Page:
I announced last month to my doula group that I wanted a leave of absence for the remainder of the year. I am obligated to attend one birth in early September, and that will be my last of 2007. I don't know about 2008.
I haven't had much fun being a doula these days. I did as many births in the first half of this year as I have in the 3 years before I joined my doula group. It was great, but I stopped enjoying them. I started wondering when some of these moms were going to get their epidurals so I could go home and sleep. I started not caring if I wasn't able to make it to their births. I began to have a hard time wanting to connect with some of my clients. I felt more and more emotionally distant from this work.
Part of it is that this job is hard. Being on call sucks ass. Working for 12-24 hours straight, without sleeping or taking more than 30 minutes off can be hard.
But for me, the hardest thing of all was not being able to help these women do it naturally.
You see, I have a lot of personal investment in birth. I believe all women, well most women, could have a natural childbirth. The majority of them don't, because of modern medicine, modern society, modern lifestyles, lack of good support, lack of belief in oneself and the process, lack of determination, too many choices, blah blah blah. In short, I think most women opt out of doing it.
Don't you see the problem with that line of thinking? I am judging all women who don't have the kind of birth I think they should have. I am placing my values on these women and expecting them to live up to my beliefs.
So birth has become a disappointment for me. I've been to too many medically managed births. And it is sapping my love for this job.
A part of my brain can see how whiny I am being about all this, but I have to honor the fact that I have a problem with my job, because I have a problem with me. I need to feel helpful. I need to feel important. I need to feel necessary. I chose the healing professions because my jobs could give me those feelings. Which are all the wrong reasons to be in this field, anyway. These jobs I have shouldn't be about stroking or validating my own ego.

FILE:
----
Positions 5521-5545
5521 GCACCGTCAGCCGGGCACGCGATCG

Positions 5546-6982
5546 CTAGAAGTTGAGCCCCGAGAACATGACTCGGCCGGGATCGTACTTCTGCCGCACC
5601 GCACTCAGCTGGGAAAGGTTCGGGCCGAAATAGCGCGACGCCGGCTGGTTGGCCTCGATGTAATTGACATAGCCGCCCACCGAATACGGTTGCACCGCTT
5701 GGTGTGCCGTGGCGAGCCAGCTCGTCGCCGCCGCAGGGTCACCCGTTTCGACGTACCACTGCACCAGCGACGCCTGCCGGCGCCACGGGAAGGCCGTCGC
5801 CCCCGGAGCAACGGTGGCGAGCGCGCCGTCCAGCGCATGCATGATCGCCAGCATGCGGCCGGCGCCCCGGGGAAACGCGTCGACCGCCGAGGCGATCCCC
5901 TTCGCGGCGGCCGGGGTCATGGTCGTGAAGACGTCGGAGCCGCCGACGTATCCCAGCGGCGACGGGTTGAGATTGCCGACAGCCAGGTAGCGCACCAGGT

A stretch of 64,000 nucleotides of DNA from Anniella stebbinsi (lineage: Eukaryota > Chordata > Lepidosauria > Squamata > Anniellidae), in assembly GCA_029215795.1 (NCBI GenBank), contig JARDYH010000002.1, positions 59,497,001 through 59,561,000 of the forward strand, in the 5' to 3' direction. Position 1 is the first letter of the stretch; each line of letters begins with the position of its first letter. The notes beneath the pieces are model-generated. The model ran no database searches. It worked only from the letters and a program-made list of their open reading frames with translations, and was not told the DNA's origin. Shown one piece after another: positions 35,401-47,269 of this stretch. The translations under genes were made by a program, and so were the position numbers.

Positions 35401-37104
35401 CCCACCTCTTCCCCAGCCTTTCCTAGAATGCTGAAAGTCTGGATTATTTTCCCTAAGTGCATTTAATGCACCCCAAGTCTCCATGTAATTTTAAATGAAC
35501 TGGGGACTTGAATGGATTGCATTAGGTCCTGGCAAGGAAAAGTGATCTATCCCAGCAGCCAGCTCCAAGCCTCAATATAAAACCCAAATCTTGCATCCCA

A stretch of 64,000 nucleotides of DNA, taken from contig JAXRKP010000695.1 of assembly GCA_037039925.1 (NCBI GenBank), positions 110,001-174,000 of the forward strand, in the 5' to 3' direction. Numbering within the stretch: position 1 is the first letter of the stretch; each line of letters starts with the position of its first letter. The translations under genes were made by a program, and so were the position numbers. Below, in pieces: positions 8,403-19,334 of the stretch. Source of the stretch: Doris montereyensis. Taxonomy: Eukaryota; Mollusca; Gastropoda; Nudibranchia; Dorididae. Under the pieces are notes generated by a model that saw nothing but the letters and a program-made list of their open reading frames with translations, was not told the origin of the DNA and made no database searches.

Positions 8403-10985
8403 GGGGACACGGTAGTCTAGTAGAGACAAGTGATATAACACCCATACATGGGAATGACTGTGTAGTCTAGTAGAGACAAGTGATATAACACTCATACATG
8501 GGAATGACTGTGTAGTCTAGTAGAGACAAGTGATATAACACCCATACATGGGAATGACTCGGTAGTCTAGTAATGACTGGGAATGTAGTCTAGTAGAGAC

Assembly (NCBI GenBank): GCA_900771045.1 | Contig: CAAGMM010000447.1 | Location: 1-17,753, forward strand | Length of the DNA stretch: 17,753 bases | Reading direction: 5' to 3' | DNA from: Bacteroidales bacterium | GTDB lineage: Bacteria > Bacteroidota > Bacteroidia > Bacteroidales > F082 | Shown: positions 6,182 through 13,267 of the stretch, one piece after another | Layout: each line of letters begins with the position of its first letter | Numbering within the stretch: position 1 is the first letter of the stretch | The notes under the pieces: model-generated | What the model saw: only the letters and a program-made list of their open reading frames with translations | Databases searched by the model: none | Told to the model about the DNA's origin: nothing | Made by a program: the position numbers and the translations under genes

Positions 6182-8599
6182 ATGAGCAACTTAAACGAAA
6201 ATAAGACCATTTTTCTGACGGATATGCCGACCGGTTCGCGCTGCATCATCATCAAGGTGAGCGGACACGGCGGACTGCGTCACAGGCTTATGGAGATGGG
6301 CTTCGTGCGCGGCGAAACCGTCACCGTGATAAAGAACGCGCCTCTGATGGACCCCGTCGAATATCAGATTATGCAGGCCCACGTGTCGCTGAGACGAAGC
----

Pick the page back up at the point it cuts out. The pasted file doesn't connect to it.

So being a doula was about me being helpful to these women who have a very real need. I wanted to save them from themselves, I wanted to save these women from the managed, medicalized birth. I wanted these women to emerge victorious after facing their deepest fears and doubts, and I wanted to help them do it.
That's the problem, kids. I wanted to save them from themselves.
In a way, it is every doula's dilemma, for all doulas believe quite passionately in natural childbirth, yet every doula finds more work supporting couples who have hospital births. This means that most of the time, a home birth/natural birth believer and supporter will be working for women who do not share that belief.
So I know I am not the first to be feeling this way about this job. I am not the first to become disillusioned by the reality of birth in America today. But I am quite the dreamer, and more fragile than you think, and it hurts me to the core to see all these families start life in what I believe to be such a disjointed way.
I don't know how to reconcile my beliefs about birth with the reality of birth. I could do only homebirths from now on, I could apprentice with a home birth midwife to provide more opportunities for women to choose a gentler, more feminine kind of birth. I could shelter myself so. I would still see hospital transfers and the like, but a much smaller percentage.
But to do so, I have to deal with this burning desire to save women from themselves. Because to turn to homebirth only would me make feel like I was turning my back on the women and families that needed me most.
I have a lot of work to do around this issue. It goes right down to the core of who I am. I've always needed to be needed in order to feel safe, solid, human. Otherwise, I'm just a whisper of a fragment of a memory, nothing real, nothing present, nothing important.
See, lots of work to do.